> I don't think that spherical *geometry* (or any other > non-Euclidean geometry) was ever particularly important > as a high school topic. If you meant spherical > *trigonometry*, that's a horse of another color.
> And your suggestion that it was displaced by > Newtonian calculus is arguable, at the very least.
Joe Clinton showed me the spherical trig books that used to get air time pre the big push to gateway everyone through Calc (moooo!). Fast Food Nation indeed.
> Spherical trig may just have died on the vine when it > was no longer expected that high school graduates > could become surveyors and/or navigators with no > further formal education.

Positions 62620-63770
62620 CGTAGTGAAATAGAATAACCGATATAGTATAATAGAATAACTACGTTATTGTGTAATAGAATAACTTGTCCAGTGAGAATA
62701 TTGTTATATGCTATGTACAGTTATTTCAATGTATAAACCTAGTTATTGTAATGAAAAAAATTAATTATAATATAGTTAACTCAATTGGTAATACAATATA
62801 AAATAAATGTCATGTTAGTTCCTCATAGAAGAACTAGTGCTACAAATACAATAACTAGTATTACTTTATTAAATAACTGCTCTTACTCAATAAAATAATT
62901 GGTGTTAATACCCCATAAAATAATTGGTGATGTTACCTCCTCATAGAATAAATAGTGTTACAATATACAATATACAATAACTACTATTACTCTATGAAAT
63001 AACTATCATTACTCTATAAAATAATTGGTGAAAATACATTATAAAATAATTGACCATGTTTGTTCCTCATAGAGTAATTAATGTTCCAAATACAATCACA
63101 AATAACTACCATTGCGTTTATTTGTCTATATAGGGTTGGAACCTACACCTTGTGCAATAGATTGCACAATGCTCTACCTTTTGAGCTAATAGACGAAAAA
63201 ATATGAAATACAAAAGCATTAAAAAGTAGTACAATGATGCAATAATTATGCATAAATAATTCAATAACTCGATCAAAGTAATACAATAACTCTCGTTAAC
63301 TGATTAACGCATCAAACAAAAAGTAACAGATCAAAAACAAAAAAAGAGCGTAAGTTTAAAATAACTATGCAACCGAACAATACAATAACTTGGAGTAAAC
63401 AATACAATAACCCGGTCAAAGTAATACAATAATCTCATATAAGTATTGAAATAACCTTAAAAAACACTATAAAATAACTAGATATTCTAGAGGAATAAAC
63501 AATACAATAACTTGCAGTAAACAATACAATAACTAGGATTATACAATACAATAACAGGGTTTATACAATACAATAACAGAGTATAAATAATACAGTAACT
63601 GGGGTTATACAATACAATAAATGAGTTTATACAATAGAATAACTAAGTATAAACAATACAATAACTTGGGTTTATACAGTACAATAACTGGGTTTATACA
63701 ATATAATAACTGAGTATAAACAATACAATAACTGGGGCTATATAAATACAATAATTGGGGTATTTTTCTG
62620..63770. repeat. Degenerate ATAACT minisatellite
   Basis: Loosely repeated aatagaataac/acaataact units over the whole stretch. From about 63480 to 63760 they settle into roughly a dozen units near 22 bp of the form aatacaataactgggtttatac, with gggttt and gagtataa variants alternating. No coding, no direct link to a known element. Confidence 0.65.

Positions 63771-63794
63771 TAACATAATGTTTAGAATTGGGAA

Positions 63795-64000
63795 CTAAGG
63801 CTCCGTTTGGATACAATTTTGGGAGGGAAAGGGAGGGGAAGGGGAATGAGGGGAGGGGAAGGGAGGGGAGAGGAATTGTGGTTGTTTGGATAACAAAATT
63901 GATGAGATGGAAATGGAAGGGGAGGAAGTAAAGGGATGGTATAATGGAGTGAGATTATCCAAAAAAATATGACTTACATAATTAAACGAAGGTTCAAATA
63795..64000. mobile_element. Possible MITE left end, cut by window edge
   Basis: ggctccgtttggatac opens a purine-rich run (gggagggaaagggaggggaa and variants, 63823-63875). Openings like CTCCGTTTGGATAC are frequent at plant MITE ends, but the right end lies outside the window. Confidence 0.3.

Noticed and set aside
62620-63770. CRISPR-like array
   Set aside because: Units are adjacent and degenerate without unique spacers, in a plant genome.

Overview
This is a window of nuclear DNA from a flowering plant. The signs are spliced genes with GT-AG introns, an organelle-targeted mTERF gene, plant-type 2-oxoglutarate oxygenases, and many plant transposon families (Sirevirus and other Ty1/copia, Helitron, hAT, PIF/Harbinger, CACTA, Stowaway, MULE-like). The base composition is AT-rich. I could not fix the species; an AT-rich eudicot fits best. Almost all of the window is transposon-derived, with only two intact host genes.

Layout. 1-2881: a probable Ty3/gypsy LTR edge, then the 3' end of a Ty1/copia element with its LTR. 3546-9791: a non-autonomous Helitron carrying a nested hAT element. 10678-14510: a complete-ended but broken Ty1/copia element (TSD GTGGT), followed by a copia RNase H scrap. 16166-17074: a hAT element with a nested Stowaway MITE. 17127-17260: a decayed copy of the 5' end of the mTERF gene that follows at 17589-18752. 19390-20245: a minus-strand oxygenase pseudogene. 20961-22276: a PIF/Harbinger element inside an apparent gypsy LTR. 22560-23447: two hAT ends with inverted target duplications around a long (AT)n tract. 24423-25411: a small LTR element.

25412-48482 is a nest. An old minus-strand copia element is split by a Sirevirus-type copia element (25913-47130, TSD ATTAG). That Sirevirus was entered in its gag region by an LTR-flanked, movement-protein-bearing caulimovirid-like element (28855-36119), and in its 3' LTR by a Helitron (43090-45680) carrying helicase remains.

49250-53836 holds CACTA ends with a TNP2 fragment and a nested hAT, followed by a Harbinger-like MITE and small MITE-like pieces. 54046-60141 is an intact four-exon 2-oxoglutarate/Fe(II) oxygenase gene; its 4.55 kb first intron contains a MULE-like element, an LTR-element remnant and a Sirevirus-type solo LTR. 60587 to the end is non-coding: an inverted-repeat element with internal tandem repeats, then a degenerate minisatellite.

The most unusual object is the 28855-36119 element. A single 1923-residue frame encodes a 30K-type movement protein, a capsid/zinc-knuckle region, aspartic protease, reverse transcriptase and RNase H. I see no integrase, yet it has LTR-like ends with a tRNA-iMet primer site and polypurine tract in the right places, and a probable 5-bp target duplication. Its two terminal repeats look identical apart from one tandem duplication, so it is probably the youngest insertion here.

Yeah, a presumptuous class thing. As we're learning in South Africa, it makes perfect sense to get young boys on the water, sailing, before they get recruited into landlubber gangs, and a lot of distracting politics (Lara did an excellent story about this awhile back on CBS -- she's chief foreign correspondent and an RSA native).
Navigation arts make a big come back in my scenario. We don't *let* it "die on the vine" they way they did in the dark ages 1900s (but then they didn't have the GIS/ GPS tech we now take for granted, poor slobs).
> In education, such deaths are usually quite protracted, > and that explains the "recent memory" part. > > - --Lou Talman
I'm glad you too feel secure in your model. Nice isn't it?